The conference continued for a second day on April 25 at Temple Beth Tzedek, which we selected for its outstanding and truly inspired accessibility design. After breakfast we gathered in the sanctuary to learn with Rabbi Nikki in her presentation: Pecking Our Way to Belonging, which explored a scenario in which a prince believed himself to be a rooster and was ultimately convinced that even as a rooster, he can dress, behave, and live like a Prince. This story was powerful in the way it challenged us to consider whether the rooster-prince should be made to feel like he has to change his appearance and behavior at all. Rabbi Nikki reminded us that we should seek to embrace individuals exactly as they are rather than inviting them to our spaces contingent on their agreement to conform to our expectations or preferences.
We also learned about the Power of Hello. Presenters Susan DeMari and Captain James McNamara from the Amherst Police Department shared tips and strategies for welcoming the stranger without compromising the safety of our community.
As the conference concluded, I reflected on the several months of preparation and planning. I am incredibly proud to have been part of such an amazing conference and I am particularly grateful for the generous financial support from the Weiss Family Philanthropic Fund and the Estate of Ruth Axelrod. I thought about Shelly Yellen, Federation’s President, and Brenda Feldstein, LiNK’s chair, who encouraged us and supported us every step of the way. I thought about my dear friend and professional partner Mike Steklof, who steered our planning team with great care and courage to put together such an awesome conference. In fact, all of the professional leaders at the Federation put their trust in us and stepped up to help when we needed them. I thought about the many meetings we had with Rabbi Nikki preparing for the conference and how many times she left me speechless and even brought me to tears with her personal reflections and Torah-based wisdom. And most of all, I thought about the exhaustive effort of the Belonging Conference Planning Team: Michelle Lawson, Jeff Clark, Lisa Davidson, Sharon Nosenchuck, Corey Auerbach, Marjorie Bryen, and Mark Horowitz. We were a group of strangers when we had our first meeting at my sukkah back in September. Today, we are friends with a shared experience and a commitment to finishing what we’ve started, each in our own ways. This conference was transformational.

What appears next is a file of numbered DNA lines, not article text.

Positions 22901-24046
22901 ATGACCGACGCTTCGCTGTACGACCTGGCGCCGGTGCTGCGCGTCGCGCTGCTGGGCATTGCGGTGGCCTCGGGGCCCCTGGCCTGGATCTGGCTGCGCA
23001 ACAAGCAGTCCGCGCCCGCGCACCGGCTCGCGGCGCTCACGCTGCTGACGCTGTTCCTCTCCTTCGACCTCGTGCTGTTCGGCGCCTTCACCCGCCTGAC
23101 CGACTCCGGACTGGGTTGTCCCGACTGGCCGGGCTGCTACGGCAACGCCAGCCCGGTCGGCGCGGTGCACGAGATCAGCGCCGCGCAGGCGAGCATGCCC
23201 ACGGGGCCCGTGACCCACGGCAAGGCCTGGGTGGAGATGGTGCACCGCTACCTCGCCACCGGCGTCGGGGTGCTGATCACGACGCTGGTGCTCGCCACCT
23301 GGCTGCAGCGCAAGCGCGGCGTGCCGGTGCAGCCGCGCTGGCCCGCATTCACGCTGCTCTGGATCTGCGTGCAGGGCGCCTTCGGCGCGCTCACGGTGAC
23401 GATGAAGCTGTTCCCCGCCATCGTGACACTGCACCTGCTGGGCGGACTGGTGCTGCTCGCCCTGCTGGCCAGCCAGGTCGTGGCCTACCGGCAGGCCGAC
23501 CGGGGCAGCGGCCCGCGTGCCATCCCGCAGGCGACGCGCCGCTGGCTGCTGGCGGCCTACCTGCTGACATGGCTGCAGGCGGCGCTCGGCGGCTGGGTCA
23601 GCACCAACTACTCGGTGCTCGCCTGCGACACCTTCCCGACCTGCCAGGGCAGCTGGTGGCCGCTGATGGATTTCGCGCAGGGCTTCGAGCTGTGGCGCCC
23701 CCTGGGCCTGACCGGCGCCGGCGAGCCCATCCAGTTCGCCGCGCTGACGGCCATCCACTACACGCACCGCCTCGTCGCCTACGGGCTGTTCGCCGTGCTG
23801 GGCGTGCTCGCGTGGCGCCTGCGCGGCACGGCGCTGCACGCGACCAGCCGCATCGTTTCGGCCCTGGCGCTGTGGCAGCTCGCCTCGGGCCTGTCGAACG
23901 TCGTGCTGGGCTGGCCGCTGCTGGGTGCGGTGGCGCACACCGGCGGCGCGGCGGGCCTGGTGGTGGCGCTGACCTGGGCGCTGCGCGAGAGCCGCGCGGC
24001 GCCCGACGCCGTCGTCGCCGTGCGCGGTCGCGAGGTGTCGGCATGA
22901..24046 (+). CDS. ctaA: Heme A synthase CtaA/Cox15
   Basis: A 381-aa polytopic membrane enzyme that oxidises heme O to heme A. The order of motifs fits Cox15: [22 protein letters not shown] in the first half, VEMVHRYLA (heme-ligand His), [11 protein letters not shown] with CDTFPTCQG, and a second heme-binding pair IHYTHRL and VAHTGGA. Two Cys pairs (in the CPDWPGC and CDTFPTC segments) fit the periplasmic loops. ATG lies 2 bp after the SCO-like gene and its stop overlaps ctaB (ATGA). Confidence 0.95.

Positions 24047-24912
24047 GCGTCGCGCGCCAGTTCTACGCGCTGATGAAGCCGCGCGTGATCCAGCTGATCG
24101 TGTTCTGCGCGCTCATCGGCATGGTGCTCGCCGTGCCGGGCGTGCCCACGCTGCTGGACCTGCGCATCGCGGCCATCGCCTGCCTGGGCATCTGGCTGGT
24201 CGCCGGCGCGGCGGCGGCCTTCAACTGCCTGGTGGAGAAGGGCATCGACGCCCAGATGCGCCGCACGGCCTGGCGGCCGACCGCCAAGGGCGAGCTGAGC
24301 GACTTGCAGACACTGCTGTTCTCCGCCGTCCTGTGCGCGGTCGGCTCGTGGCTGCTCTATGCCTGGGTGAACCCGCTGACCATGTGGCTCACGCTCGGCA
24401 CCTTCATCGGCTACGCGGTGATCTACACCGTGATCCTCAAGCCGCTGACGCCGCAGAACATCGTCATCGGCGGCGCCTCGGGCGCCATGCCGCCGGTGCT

I found the most profound learning often took place between the structured sessions of the conference. Networking and hearing stories from new friends and old friends, during breaks or discussion groups was so profound and meaningful. It made me think about a Torah scroll. When we think about the Torah, we usually see the letters—the black ink on the parchment. But the Talmud reminds us that every letter of the Torah must be surrounded by white space. The white space is as important as the black letters because, according to Jewish tradition, the white space was written with white fire by the hand of G-d. The white space is that hidden Torah that cannot be read in the usual way. It represents what we bring into the text—the letters of our lives, which we could never see if not for the black letters. So too, the Belonging Conference was two days of learning the black letters of the Torah, while truly experiencing the sublimity of the white letters and the limitless potential for bringing the Torah to life for each and every one of us in Jewish Buffalo.
Kirstie Henry is chair of Belonging at LiNK Jewish Buffalo and is the Courtroom Deputy Clerk to United States District Judge, Hon. John L. Sinatra, Jr.